If interested in receiving more information about AERC and endurance riding, request a copy of AERC’s Discover Endurance Riding booklet here: https://aerc.org/aerc_inforequest. The booklet shares the adventure and camaraderie experienced by members of the nonprofit organization.
In addition to promoting the sport of endurance riding, AERC has encouraged the use, protection, and development of equestrian trails, especially those with historic significance, since 1972. Many special events of four to six consecutive days take place over historic trails. The founding ride of endurance riding, the Western States Trail Ride or Tevis Cup, covers 100 miles of the famous Western States and Immigrant Trails over the Sierra Nevada Mountains. These rides promote awareness of the importance of trail preservation for future generations and foster an appreciation of our American heritage.
The American Endurance Ride Conference, established in 1972, is headquartered in Auburn, California, “The Endurance Capital of the World.” For more information please visit us at www.aerc.org.
Friday, August 04, 2017
August 4 2017
by Merri Melde-Endurance.net
With 1 day to go for the 2017 Tevis Cup, 171 riders signed up as of August 2. Who will make the Top Ten this year, and who will the winner be? Here are a few horses and riders to watch, if you're a betting man.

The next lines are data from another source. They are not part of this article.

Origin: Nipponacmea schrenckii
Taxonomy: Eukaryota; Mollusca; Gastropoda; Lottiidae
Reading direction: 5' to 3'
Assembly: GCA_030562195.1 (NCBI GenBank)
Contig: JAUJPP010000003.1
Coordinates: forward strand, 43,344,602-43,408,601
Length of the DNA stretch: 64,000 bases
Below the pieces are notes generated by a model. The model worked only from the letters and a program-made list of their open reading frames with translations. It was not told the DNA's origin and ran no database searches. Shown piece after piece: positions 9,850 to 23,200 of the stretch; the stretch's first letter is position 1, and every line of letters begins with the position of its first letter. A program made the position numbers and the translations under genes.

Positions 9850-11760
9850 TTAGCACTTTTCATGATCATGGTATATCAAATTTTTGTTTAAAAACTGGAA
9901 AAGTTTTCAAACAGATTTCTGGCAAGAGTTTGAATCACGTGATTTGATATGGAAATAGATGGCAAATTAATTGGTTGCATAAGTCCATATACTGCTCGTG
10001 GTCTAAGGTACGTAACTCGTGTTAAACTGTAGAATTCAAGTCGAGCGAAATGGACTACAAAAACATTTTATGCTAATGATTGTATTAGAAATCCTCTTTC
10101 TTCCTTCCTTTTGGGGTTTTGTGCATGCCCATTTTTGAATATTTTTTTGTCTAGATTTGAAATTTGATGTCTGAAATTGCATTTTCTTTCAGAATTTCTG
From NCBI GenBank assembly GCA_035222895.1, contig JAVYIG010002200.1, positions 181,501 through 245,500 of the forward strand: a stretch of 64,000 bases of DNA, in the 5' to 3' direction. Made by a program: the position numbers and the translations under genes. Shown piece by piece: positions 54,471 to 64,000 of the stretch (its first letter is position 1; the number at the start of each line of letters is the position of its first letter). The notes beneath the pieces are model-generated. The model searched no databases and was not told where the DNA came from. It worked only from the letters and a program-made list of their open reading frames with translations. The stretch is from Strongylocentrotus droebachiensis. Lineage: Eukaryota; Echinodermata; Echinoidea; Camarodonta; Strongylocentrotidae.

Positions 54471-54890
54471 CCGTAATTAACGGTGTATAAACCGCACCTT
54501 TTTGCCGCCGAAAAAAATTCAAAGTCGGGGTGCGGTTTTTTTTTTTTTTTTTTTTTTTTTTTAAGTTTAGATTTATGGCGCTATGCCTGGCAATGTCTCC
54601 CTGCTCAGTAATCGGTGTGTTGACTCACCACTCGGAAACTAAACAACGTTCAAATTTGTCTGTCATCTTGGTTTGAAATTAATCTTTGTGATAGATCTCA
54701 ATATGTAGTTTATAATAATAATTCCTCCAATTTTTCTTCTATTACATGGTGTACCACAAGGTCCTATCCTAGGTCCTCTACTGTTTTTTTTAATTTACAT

Last year's Tevis Cup winners, Karen Donley, of Mountain Center, California, and her 15-year-old Arabian mare Royal Patron, return to the course. Karen will be riding with her son JJ Donley, aboard his 8-year-old Arabian gelding MMF Aragorn. Karen and JJ have ridden the Tevis together 5 times, but they have never both completed the ride. Maybe this will be the year it happens.
The Reynolds, of Dunnellon, Florida are back. Jeremy (4th place last year) will be riding their 7-year-old Arabian mare Treasured Moments. Jeremy is a 3-time Tevis Cup and 2-time Haggin Cup winner. Heather will ride their 8-year-old Arabian gelding Grand Ku. Heather is a 2-time Tevis Cup and 1-time Haggin Cup winner.
Lindsay Fisher, of Napa, California, and Chris Martin's 15-year-old Arabian gelding Monk are back. The pair finished 8th in 2015 and 5th in 2016.
The Blakeley family from Terrebonne, Oregon, who consistently finish in the Top Ten or 15 of Tevis are back. This year parents Gabriela and Wasch will ride. Gabriela will ride their 8-year-old Arabian gelding LLC Pyros Choice, and Wasch will be aboard their 8-year-old gelding Ra Ares Bey. Son Barrak won the 2014 Haggin Cup.